Cancer battler keeps smiling

STACEY KNOTT
Last updated 08:46 31/03/2014
 Annette Taylor
MARION VAN DIJK/FAIRFAX NZ
STRONG SPIRIT: Annette Taylor, director of boarding and international studies at Nelson College, has metastatic melanoma. On Thursday night she was named Nelson’s Most Wonderful Woman.

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Stacey Knott talks with Annette Taylor , named this week as Nelson's Most Wonderful Woman.

It's been a rough year for Annette Taylor, but she still has an easy laugh, and a strong air of optimism.

The Nelson College director of boarding and international students was diagnosed with melanoma in April last year. She has cancerous tumours on her liver and spleen.

This week she was named Nelson's Most Wonderful Woman, chosen by Mayor Rachel Reese for her positive attitude through her battle.

Annette worked at Nelson College for Girls at the deputy principal from 2001 until 2008.

A formidable force who demanded respect from her students, she then moved to Nelson College in 2009 where she took on the role of assistant principal, then added director of boarding to her portfolio.

In June 2012 she added director of international students to her list of school roles.

Ambitious and driven, she was meant to be a principal by now, but the cancer changed her plans.

Since she began at the school she has lived on site, in a house near the boarding houses.

Part of her role included travelling abroad on marketing trips, and it was after returning from Thailand in term one last year that she noticed something wasn't quite right. She wondered why she wasn't recovering from the jetlag.

Her skin was also a darker colour than she was used to.

She went to her doctor who ran extensive tests.

"Sadly, investigations were done and it was identified that I had metastatic melanoma in my liver and in my spleen."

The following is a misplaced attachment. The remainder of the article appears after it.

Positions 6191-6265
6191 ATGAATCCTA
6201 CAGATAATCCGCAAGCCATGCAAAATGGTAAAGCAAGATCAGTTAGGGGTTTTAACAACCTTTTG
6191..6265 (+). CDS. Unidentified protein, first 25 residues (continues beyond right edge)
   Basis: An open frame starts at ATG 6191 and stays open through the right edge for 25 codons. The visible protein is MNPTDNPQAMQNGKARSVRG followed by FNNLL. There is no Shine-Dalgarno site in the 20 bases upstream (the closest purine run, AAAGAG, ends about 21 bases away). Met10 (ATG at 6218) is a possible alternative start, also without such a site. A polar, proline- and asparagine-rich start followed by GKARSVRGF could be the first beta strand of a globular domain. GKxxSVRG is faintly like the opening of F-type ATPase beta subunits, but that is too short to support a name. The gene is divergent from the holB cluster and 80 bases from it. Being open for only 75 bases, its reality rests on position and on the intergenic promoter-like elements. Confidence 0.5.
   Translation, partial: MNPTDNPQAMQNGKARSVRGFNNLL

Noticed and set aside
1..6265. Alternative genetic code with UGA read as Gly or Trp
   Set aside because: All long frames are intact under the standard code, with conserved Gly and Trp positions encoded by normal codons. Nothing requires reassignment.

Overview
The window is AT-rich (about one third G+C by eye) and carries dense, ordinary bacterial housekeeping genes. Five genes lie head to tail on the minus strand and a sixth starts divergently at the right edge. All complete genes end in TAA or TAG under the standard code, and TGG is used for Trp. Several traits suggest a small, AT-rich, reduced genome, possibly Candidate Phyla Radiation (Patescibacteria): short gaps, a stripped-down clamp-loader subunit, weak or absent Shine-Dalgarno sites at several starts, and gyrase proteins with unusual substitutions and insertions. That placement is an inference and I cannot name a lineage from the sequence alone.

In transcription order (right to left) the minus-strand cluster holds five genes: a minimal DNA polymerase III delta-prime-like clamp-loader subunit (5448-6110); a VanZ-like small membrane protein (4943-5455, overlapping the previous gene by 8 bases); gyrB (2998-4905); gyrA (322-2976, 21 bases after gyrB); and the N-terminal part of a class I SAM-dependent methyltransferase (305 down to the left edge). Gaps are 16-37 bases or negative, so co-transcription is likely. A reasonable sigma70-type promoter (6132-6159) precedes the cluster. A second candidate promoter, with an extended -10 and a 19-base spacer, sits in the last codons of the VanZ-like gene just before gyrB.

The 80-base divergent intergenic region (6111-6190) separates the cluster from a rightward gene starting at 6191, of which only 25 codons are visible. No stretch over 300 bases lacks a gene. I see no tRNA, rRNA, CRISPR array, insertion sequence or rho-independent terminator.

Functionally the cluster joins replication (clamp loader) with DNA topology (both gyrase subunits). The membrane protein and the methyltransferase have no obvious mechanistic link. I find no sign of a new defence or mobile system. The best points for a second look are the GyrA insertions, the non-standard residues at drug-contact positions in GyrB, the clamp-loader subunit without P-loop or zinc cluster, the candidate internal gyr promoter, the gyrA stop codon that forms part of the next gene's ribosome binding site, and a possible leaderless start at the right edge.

This was the second time she'd been hit with cancer.

Back in June 2005, a melanoma was discovered on Annette's scalp while she was teaching at Girl's College. She had it checked out after her fortieth birthday. Her doctor referred her to a general surgeon who removed it.

It was a shock for her when results came back as a high grade melanoma. It was cut out and rigorous tests were done to ensure it had not spread.

"When I returned back to the role, everything was normal. I was keeping out of the sun, was wearing hats and lathering on the sunscreen."

She was tested rigorously for a spread of the cancer and did everything she was asked to do. And she was clear, until this time last year.

An ultrasound revealed Annette had tumours on her liver and spleen. The cancer was back.

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"Those cancer cells from my head were sent to my body all those years ago, but were lying dormant."

The darkened, almost aubergine skin tone is melanosis, caused by a hyper pigmentation of the skin, which is a direct relation to the liver.

"I was devastated to find it had come back, but then relieved it wasn't anywhere else on my body. Melanoma is sneaky. Once it's inside you, it can transfer anywhere."

Annette was diagnosed on April 30 last year. On July 11 she was put on a drug trial, as one of 19 patients taking part in in New Zealand.

The trial sees her visit Wellington monthly for scans to see if the cancer is shrinking, or spreading.

At this stage, Annette is happy to report that the tumours are shrinking.

The drugs she is on are a pill form of chemotherapy. She takes two lots of tablets twice a day.

"So far the tumours are shrinking and there are no new tumours, which is good."

The trial will end in July this year, though if everything goes to plan, she understands she will stay on them.